Payments & leave while on workers compensation
Workers compensation is a form of insurance payment paid to employees if they are injured at work or become sick due to their work.
Payment of workers compensation
The amount of money paid to employees on workers compensation will depend on the state or territory.
The amount paid to an employee is an insurance payment and not a wage. The employee is paid:
- directly by the insurer
- from the insurer through the employer or
- by the workers compensation regulator.
What if my employer does not pay the workers compensation?
Sometimes the insurer accepts the workers compensation claim and the employer doesn't pass on the insurance money to the employee.
An employee can take the following steps to resolve this issue:
- Contact the employer regarding the payment
- Contact the insurance company regarding the matter
- Contact the workers compensation regulator in their state or territory.
Superannuation and workers compensation
Some awards and registered agreements may give employees an entitlement to superannuation while they’re away from work on workers compensation. For more information and to check your award go to Tax & superannuation.
Some awards have entitlements to accident pay for employees on workers compensation. Accident pay is the difference between what an employee would normally get paid and the amount they get paid from workers compensation. It's paid by the employer.
To check whether your award has accident pay, select from the list below:
Based on what you've told us, it looks like you're covered by the Fast Food Industry Award 2010 [MA000003].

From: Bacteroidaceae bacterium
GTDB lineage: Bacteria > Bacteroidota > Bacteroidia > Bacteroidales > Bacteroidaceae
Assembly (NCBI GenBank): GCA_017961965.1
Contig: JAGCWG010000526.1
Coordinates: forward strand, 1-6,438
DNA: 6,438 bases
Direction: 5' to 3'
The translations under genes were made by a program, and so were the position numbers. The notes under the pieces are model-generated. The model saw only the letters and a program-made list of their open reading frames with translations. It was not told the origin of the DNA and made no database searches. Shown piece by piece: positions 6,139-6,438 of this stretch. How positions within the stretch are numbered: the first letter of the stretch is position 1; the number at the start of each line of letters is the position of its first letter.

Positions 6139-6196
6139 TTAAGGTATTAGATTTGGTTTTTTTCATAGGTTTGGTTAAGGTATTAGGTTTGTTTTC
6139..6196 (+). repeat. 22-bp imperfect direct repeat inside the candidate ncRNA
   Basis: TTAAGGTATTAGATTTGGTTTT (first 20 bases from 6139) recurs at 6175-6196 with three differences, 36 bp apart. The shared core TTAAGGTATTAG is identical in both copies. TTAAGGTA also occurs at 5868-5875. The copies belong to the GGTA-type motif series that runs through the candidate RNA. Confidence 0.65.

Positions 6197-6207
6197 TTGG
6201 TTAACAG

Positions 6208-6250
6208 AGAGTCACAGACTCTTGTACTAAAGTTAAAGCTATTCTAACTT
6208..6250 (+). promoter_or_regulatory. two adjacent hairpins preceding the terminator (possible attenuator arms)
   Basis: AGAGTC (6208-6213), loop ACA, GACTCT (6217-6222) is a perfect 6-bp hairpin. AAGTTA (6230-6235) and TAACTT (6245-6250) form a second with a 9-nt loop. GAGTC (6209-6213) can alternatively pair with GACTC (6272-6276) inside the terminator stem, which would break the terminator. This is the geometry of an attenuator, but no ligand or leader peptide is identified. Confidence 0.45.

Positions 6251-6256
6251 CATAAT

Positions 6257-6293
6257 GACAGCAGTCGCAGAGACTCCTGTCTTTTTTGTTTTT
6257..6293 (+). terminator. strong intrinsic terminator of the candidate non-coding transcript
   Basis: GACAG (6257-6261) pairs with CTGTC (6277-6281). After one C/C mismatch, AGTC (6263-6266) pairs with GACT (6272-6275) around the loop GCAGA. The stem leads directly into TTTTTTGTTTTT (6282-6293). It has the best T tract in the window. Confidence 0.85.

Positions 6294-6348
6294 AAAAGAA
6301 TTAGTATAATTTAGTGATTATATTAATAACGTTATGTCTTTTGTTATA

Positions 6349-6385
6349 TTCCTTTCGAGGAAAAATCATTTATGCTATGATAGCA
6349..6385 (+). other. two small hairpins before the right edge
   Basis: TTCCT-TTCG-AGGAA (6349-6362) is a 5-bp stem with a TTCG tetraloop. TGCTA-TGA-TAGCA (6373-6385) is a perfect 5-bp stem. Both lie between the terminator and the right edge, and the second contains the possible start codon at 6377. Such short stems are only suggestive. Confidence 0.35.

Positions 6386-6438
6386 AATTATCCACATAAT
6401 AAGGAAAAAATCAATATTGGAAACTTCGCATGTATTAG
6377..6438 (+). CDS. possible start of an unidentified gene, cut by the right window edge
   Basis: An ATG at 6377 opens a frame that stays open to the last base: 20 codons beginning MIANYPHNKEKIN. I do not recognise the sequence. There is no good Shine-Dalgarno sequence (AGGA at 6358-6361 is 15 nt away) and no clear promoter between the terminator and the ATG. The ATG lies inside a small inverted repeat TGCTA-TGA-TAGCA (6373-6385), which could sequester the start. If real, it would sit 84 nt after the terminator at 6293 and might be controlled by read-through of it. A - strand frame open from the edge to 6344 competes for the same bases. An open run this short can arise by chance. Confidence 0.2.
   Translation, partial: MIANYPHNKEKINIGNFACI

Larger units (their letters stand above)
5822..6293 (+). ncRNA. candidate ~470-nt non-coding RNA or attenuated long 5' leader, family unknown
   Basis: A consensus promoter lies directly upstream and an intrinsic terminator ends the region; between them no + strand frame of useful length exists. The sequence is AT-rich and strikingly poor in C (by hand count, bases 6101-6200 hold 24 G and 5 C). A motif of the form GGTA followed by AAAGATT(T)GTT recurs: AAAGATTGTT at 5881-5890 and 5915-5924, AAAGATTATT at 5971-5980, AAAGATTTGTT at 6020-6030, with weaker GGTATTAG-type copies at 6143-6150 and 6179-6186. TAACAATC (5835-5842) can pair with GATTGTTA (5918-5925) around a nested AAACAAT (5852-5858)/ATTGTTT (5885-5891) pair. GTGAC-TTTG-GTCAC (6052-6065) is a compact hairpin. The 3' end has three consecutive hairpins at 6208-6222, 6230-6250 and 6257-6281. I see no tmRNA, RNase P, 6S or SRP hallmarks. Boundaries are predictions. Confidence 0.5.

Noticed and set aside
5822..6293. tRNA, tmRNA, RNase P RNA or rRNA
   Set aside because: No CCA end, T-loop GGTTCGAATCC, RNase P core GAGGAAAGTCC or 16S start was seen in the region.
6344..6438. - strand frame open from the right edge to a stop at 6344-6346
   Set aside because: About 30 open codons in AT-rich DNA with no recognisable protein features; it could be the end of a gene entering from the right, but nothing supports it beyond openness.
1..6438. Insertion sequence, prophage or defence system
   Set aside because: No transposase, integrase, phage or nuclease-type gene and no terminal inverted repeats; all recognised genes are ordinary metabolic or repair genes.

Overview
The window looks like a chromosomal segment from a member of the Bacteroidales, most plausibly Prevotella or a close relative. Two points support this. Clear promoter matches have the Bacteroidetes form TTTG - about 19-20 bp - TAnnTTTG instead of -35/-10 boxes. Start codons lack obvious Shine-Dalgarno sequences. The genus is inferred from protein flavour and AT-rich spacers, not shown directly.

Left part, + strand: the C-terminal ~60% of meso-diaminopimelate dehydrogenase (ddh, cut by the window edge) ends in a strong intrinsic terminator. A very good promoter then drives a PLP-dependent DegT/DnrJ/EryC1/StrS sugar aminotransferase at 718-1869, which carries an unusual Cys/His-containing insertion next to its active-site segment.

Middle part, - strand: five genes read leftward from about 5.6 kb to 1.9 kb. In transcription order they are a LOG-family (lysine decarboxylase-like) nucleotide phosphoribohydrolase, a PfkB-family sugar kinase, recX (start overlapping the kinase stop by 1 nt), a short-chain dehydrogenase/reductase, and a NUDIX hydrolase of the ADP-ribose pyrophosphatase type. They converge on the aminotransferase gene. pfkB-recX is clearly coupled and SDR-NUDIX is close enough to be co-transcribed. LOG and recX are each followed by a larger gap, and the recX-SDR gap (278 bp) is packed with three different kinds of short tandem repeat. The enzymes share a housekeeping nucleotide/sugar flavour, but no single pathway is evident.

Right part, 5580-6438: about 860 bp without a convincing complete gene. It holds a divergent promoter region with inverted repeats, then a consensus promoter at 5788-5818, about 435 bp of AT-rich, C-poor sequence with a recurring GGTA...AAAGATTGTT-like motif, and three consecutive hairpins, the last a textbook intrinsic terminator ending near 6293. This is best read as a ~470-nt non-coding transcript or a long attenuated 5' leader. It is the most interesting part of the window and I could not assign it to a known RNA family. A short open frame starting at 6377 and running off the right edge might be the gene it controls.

Under the Fast Food Award, employees are entitled to accident pay for up to 26 weeks.
Amount of accident pay
If an employee is on workers compensation, their employer has to pay them the difference between:
- the amount they get paid from workers compensation, and
- the amount they would have got under the Fast Food Award if they had worked (excluding over award payments, shift loadings, overtime, attendance bonus payments, special rates, fares and travelling allowance or other similar payments).
For casual employees, this is calculated by averaging their hours over the 12 months before the day they started getting workers compensation payments. It includes their casual loading but doesn't include over award payments, shift loadings, overtime, attendance bonus payments, special rates, fares allowance or other similar payments.
How and when accident pay applies
An employee is entitled to accident pay if they're injured at work and begin receiving workers compensation payments. The accident pay starts from the time they start getting the workers compensation payments and can apply for up to 26 weeks. The 26 weeks starts from the first day they aren't fit for work.
However, accident pay is not paid for the first 7 days (including days off) of the 26 weeks.
If the injury happens in the first 2 weeks of employment, the employee only gets accident pay if the incapacity lasts for more than 2 weeks.